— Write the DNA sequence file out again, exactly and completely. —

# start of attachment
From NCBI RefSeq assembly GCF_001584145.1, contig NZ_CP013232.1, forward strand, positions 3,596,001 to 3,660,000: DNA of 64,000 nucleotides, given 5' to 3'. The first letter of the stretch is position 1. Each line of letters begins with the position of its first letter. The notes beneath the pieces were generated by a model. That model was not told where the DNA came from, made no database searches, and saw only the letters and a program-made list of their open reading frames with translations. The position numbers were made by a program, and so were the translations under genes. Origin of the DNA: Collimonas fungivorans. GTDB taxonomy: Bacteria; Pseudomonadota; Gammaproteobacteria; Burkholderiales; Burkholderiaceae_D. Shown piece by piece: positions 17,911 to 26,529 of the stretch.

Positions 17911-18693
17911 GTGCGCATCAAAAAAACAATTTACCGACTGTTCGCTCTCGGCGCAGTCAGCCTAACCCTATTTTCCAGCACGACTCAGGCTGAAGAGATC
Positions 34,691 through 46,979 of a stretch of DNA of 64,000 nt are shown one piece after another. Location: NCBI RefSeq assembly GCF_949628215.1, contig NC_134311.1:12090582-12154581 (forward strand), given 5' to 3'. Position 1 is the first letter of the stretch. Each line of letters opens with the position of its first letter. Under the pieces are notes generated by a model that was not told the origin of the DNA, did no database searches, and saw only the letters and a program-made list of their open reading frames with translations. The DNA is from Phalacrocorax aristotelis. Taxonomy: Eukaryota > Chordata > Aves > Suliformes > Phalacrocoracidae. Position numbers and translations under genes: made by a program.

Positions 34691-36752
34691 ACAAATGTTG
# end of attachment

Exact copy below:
From NCBI RefSeq assembly GCF_001584145.1, contig NZ_CP013232.1, forward strand, positions 3,596,001 to 3,660,000: DNA of 64,000 nucleotides, given 5' to 3'. The first letter of the stretch is position 1. Each line of letters begins with the position of its first letter. The notes beneath the pieces were generated by a model. That model was not told where the DNA came from, made no database searches, and saw only the letters and a program-made list of their open reading frames with translations. The position numbers were made by a program, and so were the translations under genes. Origin of the DNA: Collimonas fungivorans. GTDB taxonomy: Bacteria; Pseudomonadota; Gammaproteobacteria; Burkholderiales; Burkholderiaceae_D. Shown piece by piece: positions 17,911 to 26,529 of the stretch.

Positions 17911-18693
17911 GTGCGCATCAAAAAAACAATTTACCGACTGTTCGCTCTCGGCGCAGTCAGCCTAACCCTATTTTCCAGCACGACTCAGGCTGAAGAGATC
Positions 34,691 through 46,979 of a stretch of DNA of 64,000 nt are shown one piece after another. Location: NCBI RefSeq assembly GCF_949628215.1, contig NC_134311.1:12090582-12154581 (forward strand), given 5' to 3'. Position 1 is the first letter of the stretch. Each line of letters opens with the position of its first letter. Under the pieces are notes generated by a model that was not told the origin of the DNA, did no database searches, and saw only the letters and a program-made list of their open reading frames with translations. The DNA is from Phalacrocorax aristotelis. Taxonomy: Eukaryota > Chordata > Aves > Suliformes > Phalacrocoracidae. Position numbers and translations under genes: made by a program.

Positions 34691-36752
34691 ACAAATGTTG